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Quotes from web articles about daycare: 1998, p9

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Reference

Quote
The Trojan Horse of Child Care
by Allan Carlson, Ph.D, The Howard Center for Family Religion & Society,
www.profam.org, 29-Jan-98
Substitute child care, in contrast, depends on state subsidy. "Safe, affordable, accessible quality care"...is very expensive.
...State subsidy is necessary, at the margins, to make this system of weakened families and communal child care hold together. G.K. Chesterton was right: There is no economic sense in taking in each other's small children. Ideology and politics, not the marketplace, drives our child care debate. Subsidized non-parental care of infants and toddlers has become in 1998 the Trojan Horse* for building the complete welfare state.
*A subversive group or device placed within enemy ranks (from the hollow wooden horse in which, according to legend, Greeks hid and gained entrance to Troy, later opening the gates to their army.)
Category = Politics
The Trojan Horse of Child Care
by Allan Carlson, Ph.D, The Howard Center for Family Religion & Society,
www.profam.org, 29-Jan-98
Significantly, Dr. Greenspan shows that the very nature of child care centers--even excellent and expensive ones--deny three of these critical six needs (ongoing intimate relationships; lengthy emotional dialogues; and long problem-solving discussions with gestures). If your concern is the development of babies and toddlers into healthy, capable, well-adjusted, and productive adults, substitute child care is not only inferior, but damaging to human potential, both economic and personal.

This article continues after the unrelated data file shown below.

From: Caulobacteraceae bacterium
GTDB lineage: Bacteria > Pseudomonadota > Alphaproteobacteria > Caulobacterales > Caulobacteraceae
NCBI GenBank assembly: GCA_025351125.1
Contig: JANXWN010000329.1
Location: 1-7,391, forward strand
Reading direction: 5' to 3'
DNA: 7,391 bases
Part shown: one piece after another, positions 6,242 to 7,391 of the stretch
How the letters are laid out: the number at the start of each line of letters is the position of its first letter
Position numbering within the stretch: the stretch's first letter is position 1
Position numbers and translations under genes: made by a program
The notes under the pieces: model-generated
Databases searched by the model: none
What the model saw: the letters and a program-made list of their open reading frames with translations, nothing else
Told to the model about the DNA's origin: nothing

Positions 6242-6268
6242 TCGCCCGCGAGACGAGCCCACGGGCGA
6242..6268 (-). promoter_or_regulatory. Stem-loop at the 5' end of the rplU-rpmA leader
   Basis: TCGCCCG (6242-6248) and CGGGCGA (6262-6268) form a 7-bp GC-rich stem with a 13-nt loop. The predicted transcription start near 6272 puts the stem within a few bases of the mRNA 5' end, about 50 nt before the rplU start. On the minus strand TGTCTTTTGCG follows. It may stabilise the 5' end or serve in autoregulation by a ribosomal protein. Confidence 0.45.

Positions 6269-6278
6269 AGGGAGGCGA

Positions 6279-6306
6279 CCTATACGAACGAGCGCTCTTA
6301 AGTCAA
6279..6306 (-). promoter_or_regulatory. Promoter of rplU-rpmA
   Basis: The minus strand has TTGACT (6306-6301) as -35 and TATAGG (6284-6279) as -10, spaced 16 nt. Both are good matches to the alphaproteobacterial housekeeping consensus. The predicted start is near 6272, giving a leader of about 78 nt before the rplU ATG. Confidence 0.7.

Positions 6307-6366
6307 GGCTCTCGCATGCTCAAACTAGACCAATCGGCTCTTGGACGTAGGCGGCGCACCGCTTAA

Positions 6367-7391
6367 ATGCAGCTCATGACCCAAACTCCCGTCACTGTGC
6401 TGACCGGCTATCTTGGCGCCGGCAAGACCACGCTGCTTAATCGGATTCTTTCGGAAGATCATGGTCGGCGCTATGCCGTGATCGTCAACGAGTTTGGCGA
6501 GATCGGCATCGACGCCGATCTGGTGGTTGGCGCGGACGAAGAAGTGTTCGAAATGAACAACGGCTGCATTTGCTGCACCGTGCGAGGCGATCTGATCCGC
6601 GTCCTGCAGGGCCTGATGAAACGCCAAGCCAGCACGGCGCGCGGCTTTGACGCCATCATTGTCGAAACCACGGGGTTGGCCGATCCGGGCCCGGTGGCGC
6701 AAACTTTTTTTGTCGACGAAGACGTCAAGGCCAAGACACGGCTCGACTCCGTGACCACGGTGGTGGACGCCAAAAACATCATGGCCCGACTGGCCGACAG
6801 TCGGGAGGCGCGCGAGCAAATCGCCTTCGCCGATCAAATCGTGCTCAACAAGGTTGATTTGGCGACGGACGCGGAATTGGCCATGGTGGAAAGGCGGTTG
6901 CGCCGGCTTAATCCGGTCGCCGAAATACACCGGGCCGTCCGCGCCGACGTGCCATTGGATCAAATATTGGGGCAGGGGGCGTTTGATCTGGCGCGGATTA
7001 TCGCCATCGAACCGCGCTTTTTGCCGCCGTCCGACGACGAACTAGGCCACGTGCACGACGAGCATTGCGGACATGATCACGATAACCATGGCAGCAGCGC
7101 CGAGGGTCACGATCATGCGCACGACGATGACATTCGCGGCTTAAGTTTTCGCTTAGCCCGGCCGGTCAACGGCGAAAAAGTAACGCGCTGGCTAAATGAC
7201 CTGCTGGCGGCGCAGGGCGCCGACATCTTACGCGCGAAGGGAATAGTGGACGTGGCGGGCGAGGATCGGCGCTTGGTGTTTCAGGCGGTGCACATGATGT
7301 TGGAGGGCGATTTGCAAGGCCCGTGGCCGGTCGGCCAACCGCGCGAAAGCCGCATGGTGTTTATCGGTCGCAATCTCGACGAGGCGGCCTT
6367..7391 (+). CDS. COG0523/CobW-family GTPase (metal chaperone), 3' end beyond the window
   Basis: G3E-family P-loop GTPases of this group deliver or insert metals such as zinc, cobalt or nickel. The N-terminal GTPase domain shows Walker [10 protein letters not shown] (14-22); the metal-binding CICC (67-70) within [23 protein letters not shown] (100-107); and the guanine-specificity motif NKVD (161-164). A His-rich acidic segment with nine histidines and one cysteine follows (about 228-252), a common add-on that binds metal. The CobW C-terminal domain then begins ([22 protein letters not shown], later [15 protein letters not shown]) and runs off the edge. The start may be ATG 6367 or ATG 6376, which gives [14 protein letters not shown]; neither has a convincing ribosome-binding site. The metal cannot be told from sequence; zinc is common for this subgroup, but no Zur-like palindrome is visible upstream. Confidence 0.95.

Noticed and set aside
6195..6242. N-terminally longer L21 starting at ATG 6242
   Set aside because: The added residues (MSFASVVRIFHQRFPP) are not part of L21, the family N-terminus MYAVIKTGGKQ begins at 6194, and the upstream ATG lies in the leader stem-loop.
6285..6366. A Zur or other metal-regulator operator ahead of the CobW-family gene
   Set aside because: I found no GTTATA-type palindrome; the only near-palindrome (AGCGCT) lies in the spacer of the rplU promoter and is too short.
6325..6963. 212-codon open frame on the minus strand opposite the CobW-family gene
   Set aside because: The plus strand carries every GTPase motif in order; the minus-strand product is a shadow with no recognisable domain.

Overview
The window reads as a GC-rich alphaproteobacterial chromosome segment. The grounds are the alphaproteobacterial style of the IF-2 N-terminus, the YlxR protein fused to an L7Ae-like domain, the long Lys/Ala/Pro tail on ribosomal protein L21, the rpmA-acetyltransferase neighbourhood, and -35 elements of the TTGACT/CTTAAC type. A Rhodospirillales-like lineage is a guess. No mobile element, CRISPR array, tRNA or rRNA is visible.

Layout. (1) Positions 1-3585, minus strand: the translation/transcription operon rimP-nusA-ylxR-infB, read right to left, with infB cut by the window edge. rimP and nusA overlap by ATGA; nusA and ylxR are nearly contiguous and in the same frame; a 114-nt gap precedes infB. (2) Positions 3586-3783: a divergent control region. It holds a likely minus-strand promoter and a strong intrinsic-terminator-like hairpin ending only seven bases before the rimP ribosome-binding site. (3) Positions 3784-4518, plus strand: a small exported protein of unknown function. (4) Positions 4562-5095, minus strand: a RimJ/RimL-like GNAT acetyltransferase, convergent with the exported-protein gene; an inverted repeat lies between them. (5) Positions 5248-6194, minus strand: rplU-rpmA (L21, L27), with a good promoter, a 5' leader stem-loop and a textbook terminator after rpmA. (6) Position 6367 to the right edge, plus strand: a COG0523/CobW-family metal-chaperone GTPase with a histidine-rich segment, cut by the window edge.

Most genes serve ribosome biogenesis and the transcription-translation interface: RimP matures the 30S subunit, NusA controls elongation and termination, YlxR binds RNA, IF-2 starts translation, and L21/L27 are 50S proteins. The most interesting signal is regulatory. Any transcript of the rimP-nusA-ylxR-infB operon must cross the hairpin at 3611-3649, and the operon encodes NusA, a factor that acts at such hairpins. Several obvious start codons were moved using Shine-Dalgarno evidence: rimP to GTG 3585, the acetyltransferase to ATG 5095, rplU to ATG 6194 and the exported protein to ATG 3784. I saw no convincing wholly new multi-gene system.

Category = Quality
The Trojan Horse of Child Care
by Allan Carlson, Ph.D, The Howard Center for Family Religion & Society,
www.profam.org, 29-Jan-98
To this we need add the overwhelming evidence that commercial child care also poses a special threat to the physical and mental health of children. Children in day care are at nearly 100 percent increased risk for contracting serious, life-threatening diseases such as hemophilus influenza and meningitis. They are four-and-a-half times more likely than home-cared children to contract infections, and nearly three times as likely to need hospitalization. Children in commercial care are also much more at risk of contracting upper respiratory tract infections, gastrointestinal disorders, ear infections, mycobacterium tuberculosis, salmonella, Herpes simplex, rubella, hepatitus A & B, scabies, dwarf tapeworm, pinworms, and diarrhea. Indeed, a recent special issue of the journal PEDIATRICS ANNALS, was devoted to day care diseases, and carried a lead editorial entitled: "Day Care, Day Care: May Day! May Day!" It chronicled the enormous public health problems, a virtual epidemic of childhood disease, caused by this national turn to substitute child care.
Category = Behavior, Disease

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Quotes from web articles about daycare: 1998, p9

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Last updated:  04/30/2008

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